My children are getting to the age now where the question that inspired the title of this blog is creeping into our dinner conversations. Luckily for me, the suggested twist in this classic exchange is not nearly as contentious or potentially upsetting as its original… Or is it? Unlike our belief in Santa Claus which starts out with us as toddlers “knowing” that he exists and progressing through a cycle of hoping, questioning, doubting, to ultimately, and somewhat tragically realizing that he…
Our adoption of the notion of Supply Chain Management as business strategy is often the opposite ̶ from disbelief/disinterest, to fervent conviction that it is so.
As children we knew everything there was to know about Santa Claus, we had no trouble putting a face to the name and he knew exactly what we wanted before we even asked, we understood his order management system, received order confirmations, we knew how his products were made, his method of delivery, his key suppliers, his delivery route, landed cost (naughty/nice, sleeping/awake), due date/promise date, we were able to reduce the bullwhip effect by (subconsciously) sharing our anticipated demands with his suppliers, many of us could even receive advanced shipping notices and track our packages through NORAD. Yes it’s true, Santa has one of the most sophisticated supply chain networks in the world. And yet, with this fact so deeply woven into our fabric of early life, why do some of us have trouble acknowledging that EVERY organization needs a sophisticated and competitive Supply Chain? I don’t mean to imply that this is the rule, surely we have seen the successes of many large, multinational corporations rise to astronomical heights based on the strength of their Supply Chains. Something that seems to be getting more and more attention in the mainstream media. Take this excerpt from an article in the Huffington Post written by Peter Henderson and Poornima Gupta where they state (of Tim Cook, CEO of Apple)
“…Rather, it was the speed of the global launch that astounded, validating the new CEO’s much-touted wizardry at the essential but unglamorous task of managing a supply chain.”
Read more about this article: http://www.huffingtonpost.com/2012/09/22/apple-supply-chain-tim-cook_n_1905674.html My disbelief refers to the laggards, the late adopters of the advancing principals of Supply Chain Management. We see it too often, companies closing their doors because they were unable to compete with the giants of their industry, or even some of these giants closing their doors due to ballooning inventories often directly related to a loss of control of their Supply Chains. Yet, these companies faced the same problems that the successful ones did; their key competitive advantage (I would argue) was how they managed their supply chains. One passage of the classic newspaper column stands out to me in this… Did you ever see fairies dancing on the lawn? Of course not, but that’s not proof that they are not there. So, to all the doubters out there who feel inclined to ask “Is it real?” I will borrow the words of Francis Pharcellus Church… Ah, Virginia, in all this world there is nothing else real and abiding. No Supply Chain strategy! It lives, and it lives forever. A thousand years from now, Virginia, nay, ten times ten thousand years from now, it will continue to make glad the hearts of all.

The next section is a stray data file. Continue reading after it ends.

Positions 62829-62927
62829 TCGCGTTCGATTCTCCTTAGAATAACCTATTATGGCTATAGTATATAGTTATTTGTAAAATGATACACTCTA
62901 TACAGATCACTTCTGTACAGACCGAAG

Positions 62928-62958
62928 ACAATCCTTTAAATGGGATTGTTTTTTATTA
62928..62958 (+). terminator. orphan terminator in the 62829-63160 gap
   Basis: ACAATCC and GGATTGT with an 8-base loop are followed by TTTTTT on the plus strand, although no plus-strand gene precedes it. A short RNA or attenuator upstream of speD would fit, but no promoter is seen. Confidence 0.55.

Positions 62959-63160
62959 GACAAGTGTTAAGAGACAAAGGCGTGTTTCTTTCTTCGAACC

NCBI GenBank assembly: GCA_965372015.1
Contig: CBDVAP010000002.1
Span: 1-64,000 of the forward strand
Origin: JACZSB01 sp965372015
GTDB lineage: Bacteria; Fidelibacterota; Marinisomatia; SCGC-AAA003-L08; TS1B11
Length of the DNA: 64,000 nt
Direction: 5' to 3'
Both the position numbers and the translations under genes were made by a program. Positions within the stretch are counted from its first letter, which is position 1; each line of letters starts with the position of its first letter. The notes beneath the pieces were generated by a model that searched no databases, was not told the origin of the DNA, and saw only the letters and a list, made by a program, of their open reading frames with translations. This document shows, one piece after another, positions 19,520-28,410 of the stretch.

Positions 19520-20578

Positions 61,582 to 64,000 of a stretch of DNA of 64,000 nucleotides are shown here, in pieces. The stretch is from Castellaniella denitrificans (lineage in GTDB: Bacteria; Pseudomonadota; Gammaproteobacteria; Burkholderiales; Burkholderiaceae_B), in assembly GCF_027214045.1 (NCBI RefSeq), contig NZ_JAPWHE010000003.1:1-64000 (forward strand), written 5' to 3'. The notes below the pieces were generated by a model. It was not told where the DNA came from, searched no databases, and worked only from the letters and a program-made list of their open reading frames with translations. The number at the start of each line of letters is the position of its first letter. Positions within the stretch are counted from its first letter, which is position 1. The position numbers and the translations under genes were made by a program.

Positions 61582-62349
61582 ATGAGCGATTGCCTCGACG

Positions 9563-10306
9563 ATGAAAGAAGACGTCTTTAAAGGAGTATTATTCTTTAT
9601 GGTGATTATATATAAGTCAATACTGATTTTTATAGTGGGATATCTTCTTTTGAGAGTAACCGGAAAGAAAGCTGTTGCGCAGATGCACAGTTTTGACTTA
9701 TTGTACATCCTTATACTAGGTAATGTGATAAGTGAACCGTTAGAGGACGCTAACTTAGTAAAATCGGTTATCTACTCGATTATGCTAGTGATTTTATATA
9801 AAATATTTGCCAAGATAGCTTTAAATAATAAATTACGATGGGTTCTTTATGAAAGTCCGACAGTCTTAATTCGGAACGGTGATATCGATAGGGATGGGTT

But it's true that some companies go bankrupt because of an inefficent supply chain, mainly to poor anticipation and poor transformation. See all the disease in China, Japan and flood in Thailand that mess up many companies (HP, IBM, Apple,...)
How does Santa deliver presents all around the world in one night? Supply chain management! (maybe not the typical response from most parents) But if Santa can use supply chain management to help run his global business than who are we to doubt it's value! I actually think it's a great metaphor.
Leave a Reply